15 Black Musicians You May Not Have Known Had Their Works Preserved in The Library of Congress

Last week, Lauryn Hill’s 1998 solo album, “The Miseducation of Lauryn Hill,” was inducted into the Library of Congress’ National Recording Registry. The album will be preserved as a piece of American history available for future generations to enjoy. Her album will join many other artists’ and political figures’ speeches and albums. Here is a list of some of the Black artists she will be remembered with.


Sly and the Family Stone

Sly and the Family Stone’s 1969 “Stand!” was one of the most successful albums of the 1960s. The album was a mix of funk and rock that put a stamp on the distinct sound of the late ’60s and 1970s.


Aretha Franklin

Franklin’s 1967 album “Respect” was inducted in 2002. The album features the classic single of the same name.


De La Soul

De La Soul’s 1989 album “3 Feet High and Rising” was included in the registry in 2010. The group was prominent in the 1990s as hip-hop became more mainstream.

12 Black Pioneers Whose Contributions Undoubtedly Changed Education in America


Armand Lanusse (c. 1810-1867)

Lanusse was a poet and educator living in New Orleans.  In 1845, he edited 85 poems written in French by 18 Afro-Creole poets of Louisiana called Les Cenelles. Lanusse helped fight for the rights of Black people in the bayou. In 1852, he organized a school for Afro-Creoles in New Orleans.


Daniel Payne (Feb. 24, 1811 – Nov. 2, 1893)

Payne was a pastor of the African Methodist Episcopal Church. He worked on helping freedman after slavery and recruiting more members into the congregation. He was also one of the founders of Wilberforce University in 1856. Payne also served as president of the school in 1863-77.

The Importance of Knowing How and Why Black History Matters

Before this year, I didn’t like celebrating Black History Month. While I was grateful for the contributions of the Black people who came before me, I didn’t like celebrating Black History Month because I felt like Black history didn’t matter today.

This dislike for Black History Month didn’t come overnight. It started in high school, where I kept hearing and seeing the same old faces being taught. In high school, we had Black History Month assemblies in the gym each year. At first, these were entertaining. By my junior year, I had gotten bored by them. During my senior year, I didn’t go at all.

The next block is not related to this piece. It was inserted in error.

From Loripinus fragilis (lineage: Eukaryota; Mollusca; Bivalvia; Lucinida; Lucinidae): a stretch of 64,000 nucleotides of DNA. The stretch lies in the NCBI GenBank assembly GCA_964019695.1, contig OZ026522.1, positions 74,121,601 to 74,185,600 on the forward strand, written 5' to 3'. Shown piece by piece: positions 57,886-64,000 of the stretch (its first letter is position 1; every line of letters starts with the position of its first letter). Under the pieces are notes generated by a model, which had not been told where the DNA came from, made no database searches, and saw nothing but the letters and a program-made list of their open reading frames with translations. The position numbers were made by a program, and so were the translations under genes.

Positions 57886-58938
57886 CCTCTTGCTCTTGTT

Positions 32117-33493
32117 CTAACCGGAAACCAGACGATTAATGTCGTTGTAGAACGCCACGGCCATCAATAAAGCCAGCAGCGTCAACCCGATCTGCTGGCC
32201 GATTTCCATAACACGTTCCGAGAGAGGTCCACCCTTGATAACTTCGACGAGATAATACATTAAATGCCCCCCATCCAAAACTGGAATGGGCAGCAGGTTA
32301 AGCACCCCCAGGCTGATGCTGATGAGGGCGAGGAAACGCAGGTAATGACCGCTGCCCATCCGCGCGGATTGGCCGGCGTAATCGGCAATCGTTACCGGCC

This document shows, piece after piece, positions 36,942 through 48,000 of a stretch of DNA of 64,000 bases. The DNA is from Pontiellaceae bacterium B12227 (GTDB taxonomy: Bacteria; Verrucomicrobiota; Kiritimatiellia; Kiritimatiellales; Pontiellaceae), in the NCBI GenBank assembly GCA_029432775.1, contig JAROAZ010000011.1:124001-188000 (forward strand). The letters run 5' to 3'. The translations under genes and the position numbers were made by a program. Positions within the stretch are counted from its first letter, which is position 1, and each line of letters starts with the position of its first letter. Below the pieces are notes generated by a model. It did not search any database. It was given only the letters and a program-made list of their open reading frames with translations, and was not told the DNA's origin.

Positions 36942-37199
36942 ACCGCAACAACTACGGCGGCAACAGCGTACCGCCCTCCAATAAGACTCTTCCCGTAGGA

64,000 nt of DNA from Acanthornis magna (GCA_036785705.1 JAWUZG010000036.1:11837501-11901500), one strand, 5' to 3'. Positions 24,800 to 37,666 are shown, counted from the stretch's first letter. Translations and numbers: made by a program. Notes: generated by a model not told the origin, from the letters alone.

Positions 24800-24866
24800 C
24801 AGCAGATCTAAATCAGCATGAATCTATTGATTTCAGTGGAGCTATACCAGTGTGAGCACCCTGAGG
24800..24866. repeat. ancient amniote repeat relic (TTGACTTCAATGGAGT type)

Another reason I came to dislike Black History Month is because I didn’t see the past contributions of Black people being reflected anywhere in the mainstream media. In fall 2010, I was doing research on the history of rock music for a college paper and was surprised to discover that Black musicians like Chuck Berry and Little Richard had pioneered rock ‘n’ roll.

When I discovered this, I had mixed emotions. On one hand, I was excited to hear Chuck Berry’s music and see old live performances clips on YouTube. On the other hand, I was upset that I hadn’t learned about Black people inventing rock ‘n’ roll in grade school. I was also disappointed because I thought that there weren’t any Black rock musicians today.

Last year, I realized that there were current Black musicians in rock as well as every other genre besides hip-hop, pop, and R&B. Using the site Afropunk to do further research, I discovered hundreds of bands and musicians like Skunk Anansie, Gary Clark Jr., Marian Mereba and more. All these musicians were either independent musicians or not widely known.

At the same time, I was digging deeper into the past and discovering other musicians not in any school textbook. Some examples included Sister Rosetta Tharpe, Nina Simone and Betty Davis. Soon I was able to make connections about who influenced who today and gain an immense appreciation for Black musicians in almost every genre.

In addition to the music, I also discovered Black speculative fiction, a literary genre that comprises Black authors of fantasy, sci-fi, and horror. According to an I09 article, Black speculative fiction has been around since the 19th century. Some current Black speculative fiction authors I have read include Balogun Ojetade, Tananarive Due and N.K. Jemisin.